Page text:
Finance officials across the world held emergency talks yesterday in an effort to stem the fallout from the debt crises in both the US and Europe.
From Friday's downgrading of the US credit rating by Standard & Poor's to how to stop Italy from becoming the next victim of the euro-zone sovereign debt troubles, officials had plenty to discuss.
Finance ministers from the G7 leading nations spoke by conference call, while European central bank governors were expected to hold emergency talks.
Officials are meeting ahead of the opening of Asian, European and US financial markets today. GCC stocks have already dipped in response to the US ratings cut.
"There may be choppiness in markets in the short term, although I expect the impact of the ratings cut to be limited in the longer term," said Nick Stadtmiller, a fixed income analyst at Emirates NBD.
Ahead of S&P's action late on Friday, concerns about the outlook of both the US and European economies led to steep declines in global markets. S&P lowered the US long-term credit rating by one notch from "AAA" to "AA plus" in a move reflecting the weaker fiscal standing of the world's biggest economy. S&P warned the outlook was negative, an indication a further downgrade could happen in the next 12 to 18 months.
The move attracted criticism from the US Treasury department, which said it identified thousands of billions of dollars of errors in some figures used by the agency. The billionaire investor Warren Buffet also raised questions about the action.
Several global investors including central banks have signalled support to the US and the dollar since the downgrade. Yoshihiko Noda, Japan's finance minister, was expected to pledge at the G7 meeting to keep buying US treasuries, the country's Kyodo news agency reported yesterday.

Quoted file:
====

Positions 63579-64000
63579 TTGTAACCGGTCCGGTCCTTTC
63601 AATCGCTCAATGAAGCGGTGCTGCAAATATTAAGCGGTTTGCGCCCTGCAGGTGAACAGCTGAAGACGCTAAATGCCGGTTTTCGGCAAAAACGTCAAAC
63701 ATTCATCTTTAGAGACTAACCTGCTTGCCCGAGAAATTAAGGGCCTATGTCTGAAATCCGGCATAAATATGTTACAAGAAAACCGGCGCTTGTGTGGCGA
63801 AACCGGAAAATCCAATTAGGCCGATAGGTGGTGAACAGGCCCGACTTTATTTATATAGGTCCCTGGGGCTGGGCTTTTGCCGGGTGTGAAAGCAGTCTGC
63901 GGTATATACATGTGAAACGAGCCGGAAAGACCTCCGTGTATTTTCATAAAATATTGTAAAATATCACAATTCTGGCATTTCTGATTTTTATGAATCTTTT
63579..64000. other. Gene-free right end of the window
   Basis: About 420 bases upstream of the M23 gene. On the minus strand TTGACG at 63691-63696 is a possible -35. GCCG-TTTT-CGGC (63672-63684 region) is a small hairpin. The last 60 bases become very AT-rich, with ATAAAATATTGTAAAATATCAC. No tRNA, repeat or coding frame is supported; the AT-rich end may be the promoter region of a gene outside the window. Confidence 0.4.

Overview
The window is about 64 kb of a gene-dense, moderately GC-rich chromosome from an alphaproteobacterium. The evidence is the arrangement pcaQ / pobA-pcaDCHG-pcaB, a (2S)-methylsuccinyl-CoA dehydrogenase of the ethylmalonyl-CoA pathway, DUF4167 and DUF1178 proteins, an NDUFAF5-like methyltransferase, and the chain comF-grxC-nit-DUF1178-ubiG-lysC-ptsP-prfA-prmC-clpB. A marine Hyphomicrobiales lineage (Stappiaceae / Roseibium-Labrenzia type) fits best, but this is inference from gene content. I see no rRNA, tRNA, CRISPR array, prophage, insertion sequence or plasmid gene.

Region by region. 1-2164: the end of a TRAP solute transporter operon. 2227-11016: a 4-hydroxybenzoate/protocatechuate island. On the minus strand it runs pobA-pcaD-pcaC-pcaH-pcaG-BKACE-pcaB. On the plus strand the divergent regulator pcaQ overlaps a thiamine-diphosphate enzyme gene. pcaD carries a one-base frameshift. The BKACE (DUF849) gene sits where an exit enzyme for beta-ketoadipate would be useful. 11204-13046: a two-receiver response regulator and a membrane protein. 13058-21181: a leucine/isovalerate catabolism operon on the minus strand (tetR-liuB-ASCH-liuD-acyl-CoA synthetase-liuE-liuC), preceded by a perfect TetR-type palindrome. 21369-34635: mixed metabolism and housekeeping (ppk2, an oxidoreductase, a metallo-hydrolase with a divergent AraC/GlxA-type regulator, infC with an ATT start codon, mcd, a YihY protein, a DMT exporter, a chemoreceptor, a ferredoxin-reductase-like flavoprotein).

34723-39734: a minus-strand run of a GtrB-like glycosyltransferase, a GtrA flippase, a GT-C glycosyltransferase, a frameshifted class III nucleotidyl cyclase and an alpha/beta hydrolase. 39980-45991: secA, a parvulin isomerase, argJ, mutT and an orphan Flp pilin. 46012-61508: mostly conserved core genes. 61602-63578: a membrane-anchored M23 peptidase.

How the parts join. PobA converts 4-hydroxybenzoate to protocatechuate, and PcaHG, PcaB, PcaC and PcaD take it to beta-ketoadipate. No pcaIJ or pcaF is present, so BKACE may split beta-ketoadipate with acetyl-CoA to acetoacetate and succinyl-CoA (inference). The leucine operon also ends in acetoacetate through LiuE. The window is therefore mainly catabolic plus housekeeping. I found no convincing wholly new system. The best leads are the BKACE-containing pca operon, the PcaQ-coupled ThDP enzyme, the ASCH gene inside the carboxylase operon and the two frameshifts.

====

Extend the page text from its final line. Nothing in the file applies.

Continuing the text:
Jordan had faith that the dollar and dollar debt would continue to be the prime benchmark for "risk-free debt", Faris Sharaf, the central bank governor of Jordan, told Bloomberg News.
In contrast, China on Saturday said Washington had itself to blame for the downgrade and called for a new global reserve currency. Across the Atlantic in the euro zone, tensions have also been ratcheted up. The European Central Bank (ECB) president Jean-Claude Trichet wanted officials at yesterday's meeting to make a final decision about whether to buy Italian debt, according to an ECB source quoted by Reuters.
If the decision is taken to intervene, the ECB and national central banks would start buying the bonds when markets open today, the source said. So far, the ECB has bought only small quantities of Irish and Portuguese bonds.
Silvio Berlusconi, Italy's prime minister, made an unscheduled appearance on Friday, promising further austerity and to balance Italy's budget in 2013. In recent weeks, the price Italy has to pay on its government bonds has risen sharply as concerns grow about whether it can service high debt levels against a backdrop of weak economic growth.
A second financial bailout of Greece just over two weeks ago was intended to help stop the debt crisis from spreading but has had little impact on soothing concerns elsewhere in the euro zone.